Facebook also suffered a tide of pictures from the Rainbow Family gathering. Instead of girls and boys posing with beer in the hopes of appearing to be underage drinkers the Rainbow Family pictures feature people from many generations who appear to smile at nothing in particular. I saw several pictures featuring people with wind teased hair smiling right out of the pictures at me; they could have been mouthing the words “welcome home”.

    I had wanted to take my daughters to the Rainbow Family gathering. Unfortunately the media did its job, and scared me off. I was afraid of open drug use, and what tales of open drug use might do to the strained parenting relationship I have with my daughters’ mother. Some days I feel like I have a huge custodial parent target painted on my chest at which is aimed any number of threadbare accusations of misconduct. I second-and third- guess the spontaneity out of most days.

    I did, however, get myself a new pair of sandals.

    Sandals that I may or may not wear with socks.

    Rainbow-striped socks.






    Kids raised without religion have easier time with fact vs fiction

    A couple studies were done recently to check how believable 5 and 6 year olds find stories that stretch the imagination.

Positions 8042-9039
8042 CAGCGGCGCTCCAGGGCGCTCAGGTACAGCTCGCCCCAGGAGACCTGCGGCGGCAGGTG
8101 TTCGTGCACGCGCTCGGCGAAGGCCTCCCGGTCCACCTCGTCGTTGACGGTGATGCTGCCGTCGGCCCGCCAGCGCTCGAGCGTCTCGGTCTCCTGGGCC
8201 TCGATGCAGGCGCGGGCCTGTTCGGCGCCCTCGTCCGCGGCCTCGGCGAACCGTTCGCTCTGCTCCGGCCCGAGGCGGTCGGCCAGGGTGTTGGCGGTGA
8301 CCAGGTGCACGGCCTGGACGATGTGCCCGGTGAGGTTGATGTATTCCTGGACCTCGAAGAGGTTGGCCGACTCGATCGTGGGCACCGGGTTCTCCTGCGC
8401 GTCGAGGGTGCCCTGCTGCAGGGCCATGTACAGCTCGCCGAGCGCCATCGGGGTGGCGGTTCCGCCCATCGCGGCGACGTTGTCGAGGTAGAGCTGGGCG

In two studies, 5- and 6-year-old children were questioned about the status of the protagonist embedded in three different types of stories. In realistic stories that only included ordinary events, all children, irrespective of family background and schooling, claimed that the protagonist was a real person. In religious stories that included ordinarily impossible events brought about by divine intervention, claims about the status of the protagonist varied sharply with exposure to religion.

    The abstract briefly touches on the reasons for that. Kids without exposure to religion treated the religious stories as fictional tales about fictional people. Children from church-going families/religiously educated believed them all to be true.

    Upbringing also played a role in the studies in terms of fantasy and magic and how easily each group of kids would buy into them.

    Secular children were more likely than religious children to judge the protagonist in such fantastical stories to be fictional. The results suggest that exposure to religious ideas has a powerful impact on children’s differentiation between reality and fiction, not just for religious stories but also for fantastical stories.

    Ideally I’d be reading the studies rather than reporting on an abstract but some of this feels like “duh!” research. Then again, anecdotes aren’t science whereas now there is data to support any claims that religious upbringing can impede a person’s ability to tell fact from fiction.

    I may have told this story previously but back in my university days I was friends with a woman who was from a very religious family. My secular lifestyle bothered her enough to try the witnessing business and offers to attend church and the like and, to be social, I did do some of that. It was a different time, before I ever heard the term Freethinkers let alone thought of myself in terms of unabashedly atheist, though I was.